William Shatner

The Kidnapping of the President

In Art Can Hurt by Brady Carlson0 Comments

William Shatner

The President goes into the truck with Assanti, who looks like the late Freddie Prinze, so it’s Chico and the Man in a whole new way.

There’s a fascinating book called “The World’s Most Dangerous Places” by Robert Young Pelton, a swashbuckling fellow who likes sneaking into warzones, dictatorships and other seedy places and have vacations. We’re fans of the book, but we must point out that RYP completely misses two truly dangerous places- Toronto, Ontario, and William Shatner’s brain. And when these dangers come together, as in “The Kidnapping of the President,” we reach a place so terrifying that even Pelton himself wouldn’t dare enter.

It’s impossible to describe “The Kidnapping of the President” without making it sound way better than it is, but here goes: William Shatner is a wooden, melodramatic guy who takes things way too seriously. So is the character he plays here, a paranoid Secret Service agent who sees danger for the President (Hal Holbrook) at every turn. Left in charge of the president’s safety after his boss has a heart attack, and hearing through the grapevine that danger lurks in that hotbed of corruption and crime that is Toronto, Shatner begs the president to cancel his trip, or at least not to drive by any grassy knolls. No luck, though- the prez is a maverick who cares about “the people” over his own safety, which means not only that he’s way too honest to ever get elected president in real life, but that Shatner will have to work extra hard to protect the big doofus.

Meanwhile, a South American terrorist named Roberto Assanti (Miguel Fernandes) has a vendetta against the President because, well, they never explain that, but he hates the guy nonetheless. Assanti likes to handcuff women, sleep with them and then strangle them, which is also not explained. But we do know that he and his two accomplices are on a collision course with wackiness- er, the President, whom they plan to kidnap fiendishly as he walks through the cheering Toronto crowds. Their plan is based on the premise that Toronto’s police will fall for just about anything, and it works. Within ten minutes Assanti has handcuffed the president to himself and led him over to an armored truck rigged with explosives. No, he doesn’t want to sleep with the president, or strangle him, but he does have other demands, which he’ll gladly explain once he puts the president in the truck. In the most boneheaded move since Garo Yepremian tried to throw a pass for the Dolphins, Shatner tells Assanti to go ahead, and that the 733 sharpshooters who all have a clear shot at Assanti’s head should back off. The President goes into the truck with Assanti, who looks like the late Freddie Prinze, so it’s Chico and the Man in a whole new way.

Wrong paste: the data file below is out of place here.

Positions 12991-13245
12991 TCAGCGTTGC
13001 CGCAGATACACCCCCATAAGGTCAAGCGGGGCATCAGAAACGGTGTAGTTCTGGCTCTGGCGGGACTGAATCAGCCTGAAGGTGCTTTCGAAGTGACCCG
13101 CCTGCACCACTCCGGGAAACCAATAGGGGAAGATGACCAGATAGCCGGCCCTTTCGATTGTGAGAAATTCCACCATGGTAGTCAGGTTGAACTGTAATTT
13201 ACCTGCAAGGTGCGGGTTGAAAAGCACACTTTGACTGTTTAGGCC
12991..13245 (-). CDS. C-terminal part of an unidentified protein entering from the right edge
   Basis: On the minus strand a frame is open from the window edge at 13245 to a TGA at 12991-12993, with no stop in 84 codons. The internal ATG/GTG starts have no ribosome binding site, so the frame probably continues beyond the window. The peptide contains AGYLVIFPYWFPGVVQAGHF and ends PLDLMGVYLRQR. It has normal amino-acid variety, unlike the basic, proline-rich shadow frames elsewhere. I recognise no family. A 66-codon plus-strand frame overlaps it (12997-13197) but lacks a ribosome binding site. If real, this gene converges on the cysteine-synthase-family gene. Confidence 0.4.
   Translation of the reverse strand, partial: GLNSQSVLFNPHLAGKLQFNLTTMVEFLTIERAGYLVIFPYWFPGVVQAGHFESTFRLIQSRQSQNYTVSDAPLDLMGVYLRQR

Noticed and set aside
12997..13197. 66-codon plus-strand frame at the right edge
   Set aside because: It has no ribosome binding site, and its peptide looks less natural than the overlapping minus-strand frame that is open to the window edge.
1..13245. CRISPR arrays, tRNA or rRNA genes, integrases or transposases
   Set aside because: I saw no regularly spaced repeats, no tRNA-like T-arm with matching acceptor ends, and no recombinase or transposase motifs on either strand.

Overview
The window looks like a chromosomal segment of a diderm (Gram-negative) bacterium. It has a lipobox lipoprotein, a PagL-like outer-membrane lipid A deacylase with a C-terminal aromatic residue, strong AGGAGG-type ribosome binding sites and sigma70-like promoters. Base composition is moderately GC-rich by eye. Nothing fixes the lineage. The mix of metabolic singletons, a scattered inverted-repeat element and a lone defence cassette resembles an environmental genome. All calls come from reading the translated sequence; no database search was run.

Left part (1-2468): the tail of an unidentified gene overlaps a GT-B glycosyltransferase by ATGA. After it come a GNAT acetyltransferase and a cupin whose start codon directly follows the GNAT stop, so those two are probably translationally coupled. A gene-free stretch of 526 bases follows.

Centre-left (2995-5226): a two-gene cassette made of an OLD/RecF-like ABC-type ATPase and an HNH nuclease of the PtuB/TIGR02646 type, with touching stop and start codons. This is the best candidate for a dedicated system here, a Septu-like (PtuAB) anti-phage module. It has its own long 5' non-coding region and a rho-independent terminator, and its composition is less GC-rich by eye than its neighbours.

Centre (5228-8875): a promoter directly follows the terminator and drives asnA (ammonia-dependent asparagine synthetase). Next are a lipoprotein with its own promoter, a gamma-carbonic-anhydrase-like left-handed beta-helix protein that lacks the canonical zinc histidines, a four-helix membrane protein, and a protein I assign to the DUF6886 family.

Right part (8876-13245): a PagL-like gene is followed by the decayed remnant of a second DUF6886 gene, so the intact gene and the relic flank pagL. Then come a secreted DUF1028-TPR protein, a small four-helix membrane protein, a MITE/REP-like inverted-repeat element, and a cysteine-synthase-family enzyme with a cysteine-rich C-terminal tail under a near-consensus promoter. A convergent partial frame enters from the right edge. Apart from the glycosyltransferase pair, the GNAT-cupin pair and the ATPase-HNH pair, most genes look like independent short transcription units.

To sum up, Shatner’s been in charge of the president’s safety for about forty seconds and has completely botched it. And from here it’s one Shatner blunder after another. He can’t seem to figure out anything. He can’t get Assanti to tell him anything but his demands. He can’t figure out how to get into the truck. He can’t find Assanti’s accomplice. And neither he nor the Vice-President (Van Johnson) can decide what to do about anything. (There’s a lot of “What do you think?” “I don’t know, what do you think?”Â? etc.) Plus, time is running out: at midnight, Assanti says, his truck will blow up, with the president inside.

As if this wasn’t boring enough, we also get a whole load of subplots. Assanti’s accomplice turns out to be a left-wing protestor who thinks her sister was killed by the CIA. Actually Assanti killed her after a little lovin’, and Shatner has to convince the accomplice of this. The Vice-President, who’s already in hot water for taking a bribe (his defense? “It’s still in the bank!”), gets heat from his conniving wife (Ava Gardner), who wants to let the terrorists blow Holbrook up so he can become president. And Holbrook, stuck in the truck while Assanti goes out to talk with Shatner, can’t stop thinking about sleeping with his wife, which he explains to her in a disgusting but probably realistic scene. Finally Shatner saves the president by letting the clearly superior Canadian security forces do the job. That, and making goofy facial expressions.

While not exactly a top-level b-movie, “Kidnapping” has some great moments along with Shatner’s trademark over-acting. My favorite scene was when Assanti’s other accomplice gets into a shootout with a Canadian cop, who with his dying breath shoots the guy in the crotch. Now that’s the kind of justice you can only get in Canada! Ava Gardner’s witchy role is so superfluous that it’s laughable, and the dirty conversation between president and First Lady (“You weren’t so bashful at Camp David!” he teases) is sort of a premonition of the Clinton scandals, and way closer to Hal Holbrook’s privates than you’d probably want to get.

The trailer for this film states that this movie is “Unthinkable, Improbable, Incredible… but it could happen tomorrow!” At least they deliver on the first two. “Kidnapping” is definitely worth a look.

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